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Tangential speed of a rod pivoted from one end

  1. Nov 11, 2008 #1
    1. The problem statement, all variables and given/known data
    A thin, uniform rod of length L and mass M is pivoted from one end. The rod is released from rest in a horizontal position, and allowed to swing downward without friction or air resistance. Suppose a small metal ball of mass m = 2M is attached to the rod a distance d from the pivot. The rod and the ball are released from rest in the horizontal position. (a) Show that when the rod reaches the vertical position, the speed of its tip is:

    [tex]v_{t} = \sqrt{3gL} \sqrt{(1 + 4(\frac{d}{L}))/(1+6(\frac{d}{L}^{2})[/tex]

    2. Relevant equations



    3. The attempt at a solution
    I've managed to figure out how they got the [tex]\sqrt{3gL}[/tex] bit, but the rest I have no idea. It looks like they're following the [tex]v_{t} = \omega \cdot R[/tex] formula, because [tex]\sqrt{3gL}[/tex] is the angular velocity of the rod as it passes the vertical, but how [tex]\sqrt{(1 + 4(\frac{d}{L}))/(1+6(\frac{d}{L}^{2})[/tex] equals the radius from the pivot to the tip of the rod, I have no idea.

    What is the new center of mass of this system when you add the ball to it? The center of mass of just the rod is L/2, so is the center of mass after [tex]\frac{2}{3}(d-\frac{L}{2})[/tex]?


    In the formula for the tangential velocity of the tip, shouldn't the radius r just be the length L? Or do you have to use the distance to the center of mass here?

    I'll keep working on it. Tips would be appreciated.
     
    Last edited: Nov 11, 2008
  2. jcsd
  3. Nov 11, 2008 #2

    Hootenanny

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    Let's start by thinking about the centre of mass (COM). Looking at your proposed COM what would happen if d<(L/2), i.e. if the ball was placed before the middle of the rod? If this is the case then your expression above would be negative, which would mean that your COM of mass is not on the rod. Does that sound realistic?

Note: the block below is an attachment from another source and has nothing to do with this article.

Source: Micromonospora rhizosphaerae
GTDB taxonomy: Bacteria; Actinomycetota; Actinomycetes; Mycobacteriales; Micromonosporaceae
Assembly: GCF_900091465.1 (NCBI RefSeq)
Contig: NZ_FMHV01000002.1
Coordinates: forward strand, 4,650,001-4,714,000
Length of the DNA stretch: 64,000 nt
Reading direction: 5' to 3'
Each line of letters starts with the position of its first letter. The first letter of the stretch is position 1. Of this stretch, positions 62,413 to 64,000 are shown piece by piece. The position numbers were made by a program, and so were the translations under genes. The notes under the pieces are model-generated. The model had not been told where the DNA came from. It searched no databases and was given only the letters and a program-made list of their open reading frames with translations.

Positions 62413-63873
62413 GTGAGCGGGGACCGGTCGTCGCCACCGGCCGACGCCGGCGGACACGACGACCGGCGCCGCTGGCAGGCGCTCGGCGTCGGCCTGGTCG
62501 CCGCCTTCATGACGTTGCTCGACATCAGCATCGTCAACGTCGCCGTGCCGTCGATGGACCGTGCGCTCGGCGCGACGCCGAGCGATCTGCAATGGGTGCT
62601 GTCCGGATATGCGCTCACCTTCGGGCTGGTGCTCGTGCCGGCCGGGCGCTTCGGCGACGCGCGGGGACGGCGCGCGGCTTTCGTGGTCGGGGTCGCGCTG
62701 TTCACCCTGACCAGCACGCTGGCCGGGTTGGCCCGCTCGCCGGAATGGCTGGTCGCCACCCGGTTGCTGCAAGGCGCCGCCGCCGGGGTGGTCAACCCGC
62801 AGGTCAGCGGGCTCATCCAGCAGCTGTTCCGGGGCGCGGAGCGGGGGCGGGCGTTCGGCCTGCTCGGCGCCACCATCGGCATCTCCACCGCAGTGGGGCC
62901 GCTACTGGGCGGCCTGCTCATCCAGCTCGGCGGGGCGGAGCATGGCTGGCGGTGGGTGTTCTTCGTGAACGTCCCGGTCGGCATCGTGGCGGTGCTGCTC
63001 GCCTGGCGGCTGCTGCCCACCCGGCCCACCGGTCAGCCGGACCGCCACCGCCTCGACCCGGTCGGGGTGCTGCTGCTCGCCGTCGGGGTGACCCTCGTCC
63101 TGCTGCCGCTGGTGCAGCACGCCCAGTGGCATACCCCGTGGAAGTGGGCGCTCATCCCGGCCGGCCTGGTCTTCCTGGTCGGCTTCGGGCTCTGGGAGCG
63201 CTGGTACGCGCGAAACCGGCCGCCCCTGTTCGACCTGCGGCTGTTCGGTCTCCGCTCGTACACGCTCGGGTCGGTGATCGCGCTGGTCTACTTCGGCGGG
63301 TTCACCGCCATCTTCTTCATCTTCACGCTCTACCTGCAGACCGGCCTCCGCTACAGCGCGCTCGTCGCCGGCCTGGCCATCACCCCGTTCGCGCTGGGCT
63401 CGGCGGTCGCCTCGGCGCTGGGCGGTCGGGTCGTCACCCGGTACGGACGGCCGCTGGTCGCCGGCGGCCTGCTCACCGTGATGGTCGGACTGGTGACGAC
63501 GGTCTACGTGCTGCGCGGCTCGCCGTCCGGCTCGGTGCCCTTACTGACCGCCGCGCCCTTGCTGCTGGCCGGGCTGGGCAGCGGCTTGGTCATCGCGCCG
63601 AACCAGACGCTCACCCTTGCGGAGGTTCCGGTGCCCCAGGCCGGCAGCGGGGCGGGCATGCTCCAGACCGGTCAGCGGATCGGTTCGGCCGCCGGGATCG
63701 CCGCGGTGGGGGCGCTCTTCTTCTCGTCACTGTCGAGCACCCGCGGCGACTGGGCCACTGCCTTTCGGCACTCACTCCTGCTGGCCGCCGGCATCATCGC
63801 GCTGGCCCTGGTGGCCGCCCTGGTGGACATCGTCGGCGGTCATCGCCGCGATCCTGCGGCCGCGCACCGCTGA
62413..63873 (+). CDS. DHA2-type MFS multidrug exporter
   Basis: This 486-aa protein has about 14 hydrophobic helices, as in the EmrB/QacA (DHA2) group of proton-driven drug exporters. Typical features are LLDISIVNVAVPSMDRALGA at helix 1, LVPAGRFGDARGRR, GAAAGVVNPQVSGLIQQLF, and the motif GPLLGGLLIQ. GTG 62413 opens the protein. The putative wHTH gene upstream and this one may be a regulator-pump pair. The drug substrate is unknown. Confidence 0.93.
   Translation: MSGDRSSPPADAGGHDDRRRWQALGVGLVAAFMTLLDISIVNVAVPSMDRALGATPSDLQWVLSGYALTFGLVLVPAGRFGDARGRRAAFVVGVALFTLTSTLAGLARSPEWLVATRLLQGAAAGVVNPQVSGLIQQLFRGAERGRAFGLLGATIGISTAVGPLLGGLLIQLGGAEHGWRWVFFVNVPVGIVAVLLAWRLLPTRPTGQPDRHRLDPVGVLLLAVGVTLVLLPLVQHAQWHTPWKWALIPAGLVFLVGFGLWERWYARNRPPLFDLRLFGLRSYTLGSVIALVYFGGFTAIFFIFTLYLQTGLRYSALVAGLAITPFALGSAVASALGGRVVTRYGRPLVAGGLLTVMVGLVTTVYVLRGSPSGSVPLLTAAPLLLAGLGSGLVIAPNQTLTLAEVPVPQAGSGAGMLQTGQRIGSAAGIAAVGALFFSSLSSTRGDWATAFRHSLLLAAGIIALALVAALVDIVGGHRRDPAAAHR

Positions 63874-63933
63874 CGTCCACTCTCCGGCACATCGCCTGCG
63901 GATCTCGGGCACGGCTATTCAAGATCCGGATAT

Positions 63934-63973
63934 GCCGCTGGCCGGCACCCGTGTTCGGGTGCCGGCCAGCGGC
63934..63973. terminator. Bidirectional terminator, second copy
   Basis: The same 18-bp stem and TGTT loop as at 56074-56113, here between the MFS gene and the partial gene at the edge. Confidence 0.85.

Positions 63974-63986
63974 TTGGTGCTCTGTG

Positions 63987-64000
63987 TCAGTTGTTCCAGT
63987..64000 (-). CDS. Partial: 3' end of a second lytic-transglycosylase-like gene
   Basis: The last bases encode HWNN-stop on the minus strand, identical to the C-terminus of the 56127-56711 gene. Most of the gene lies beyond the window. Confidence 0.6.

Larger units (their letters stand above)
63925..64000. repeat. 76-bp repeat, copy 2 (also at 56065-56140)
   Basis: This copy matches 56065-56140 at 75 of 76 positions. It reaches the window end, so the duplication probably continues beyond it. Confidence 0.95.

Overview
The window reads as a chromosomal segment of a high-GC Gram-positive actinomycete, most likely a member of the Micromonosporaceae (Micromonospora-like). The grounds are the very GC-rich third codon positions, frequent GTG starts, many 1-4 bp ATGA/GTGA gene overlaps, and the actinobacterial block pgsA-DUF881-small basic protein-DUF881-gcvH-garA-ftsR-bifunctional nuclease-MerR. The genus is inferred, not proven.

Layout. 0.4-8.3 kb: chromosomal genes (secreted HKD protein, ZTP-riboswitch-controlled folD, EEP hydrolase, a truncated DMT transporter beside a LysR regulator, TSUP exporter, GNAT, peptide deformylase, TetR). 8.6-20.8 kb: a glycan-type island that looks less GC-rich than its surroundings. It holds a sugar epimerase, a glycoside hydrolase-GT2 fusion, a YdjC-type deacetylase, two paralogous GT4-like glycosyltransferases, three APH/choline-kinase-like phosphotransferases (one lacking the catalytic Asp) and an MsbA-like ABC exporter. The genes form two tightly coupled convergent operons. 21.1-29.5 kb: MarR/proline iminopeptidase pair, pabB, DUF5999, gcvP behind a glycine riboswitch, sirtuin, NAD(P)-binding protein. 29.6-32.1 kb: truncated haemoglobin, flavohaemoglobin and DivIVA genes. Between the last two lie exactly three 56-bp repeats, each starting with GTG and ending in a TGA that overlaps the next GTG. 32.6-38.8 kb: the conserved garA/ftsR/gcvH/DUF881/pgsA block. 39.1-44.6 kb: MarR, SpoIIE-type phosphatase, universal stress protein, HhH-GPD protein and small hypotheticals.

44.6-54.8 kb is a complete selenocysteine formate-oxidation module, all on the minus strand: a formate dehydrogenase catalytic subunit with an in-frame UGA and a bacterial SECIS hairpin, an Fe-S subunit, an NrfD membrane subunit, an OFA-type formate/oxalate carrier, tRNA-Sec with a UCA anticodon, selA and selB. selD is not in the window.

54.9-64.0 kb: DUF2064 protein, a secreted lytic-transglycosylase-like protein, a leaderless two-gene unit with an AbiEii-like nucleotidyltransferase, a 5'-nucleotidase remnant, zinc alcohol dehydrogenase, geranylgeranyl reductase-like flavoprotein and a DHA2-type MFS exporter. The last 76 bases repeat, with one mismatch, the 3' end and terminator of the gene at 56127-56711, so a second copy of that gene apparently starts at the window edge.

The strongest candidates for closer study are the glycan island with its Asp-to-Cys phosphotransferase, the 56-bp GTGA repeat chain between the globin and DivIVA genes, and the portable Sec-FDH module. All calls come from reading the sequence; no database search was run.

Last edited: Nov 11, 2008
  4. Nov 11, 2008 #3
    Yes, I seem to have problems calculating the centre of mass. The formula for the centre of mass I'm using is:

    [tex]COM= \frac{m1 X1 + m2 X2}{m1 + m2}[/tex]

    Which in this case is [tex]COM= \frac{M \cdot \frac{L}{2} + 2M \cdot d}{3M}[/tex]

    The masses cancel and it leaves L/2 + d. Does that seem more reasonable?

    Also, I made an algebraic mistake with the angular velocity of the rod before the mass is added. It's [tex]\omega = \sqrt{\frac{3g}{L}}[/tex], not [tex]\omega = \sqrt 3gL[/tex]. So then I need to find how it changes when adding a mass 2M at a distance d, and then get their equation for the tangential velocity.
     
    Last edited: Nov 11, 2008
  5. Nov 11, 2008 #4
    It seems to me that you should be able to represent the motion of the rod as potential energy before = rotational kinetic energy after + potential energy after. Does this formula make sense?

    [tex]E_{i} = 3(MgL)[/tex]

    [tex]E_{f} = \frac{1}{2}I \omega ^{2} + Mg\frac{L}{2} + 2Mgd[/tex]
    [tex]I =\frac{1}{3}ML^{2}[/tex]

    [tex]3(MgL) = \frac{1}{2}(\\frac{1}{3}3ML^{2}) \omega ^{2} + Mg\frac{L}{2} + 2Mgd[/tex]

    Then you'd solve that for omega, and multiply omega by L (the radius) to get the tangential velocity... But when I work it out I don't get an equation close to the one they get...
     
    Last edited: Nov 11, 2008
  6. Nov 11, 2008 #5

    Doc Al

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    OK.

    The last term is problematic. "d" is the distance from the pivot, not the other end.

    That's just the rotational inertia of the rod. What about the ball?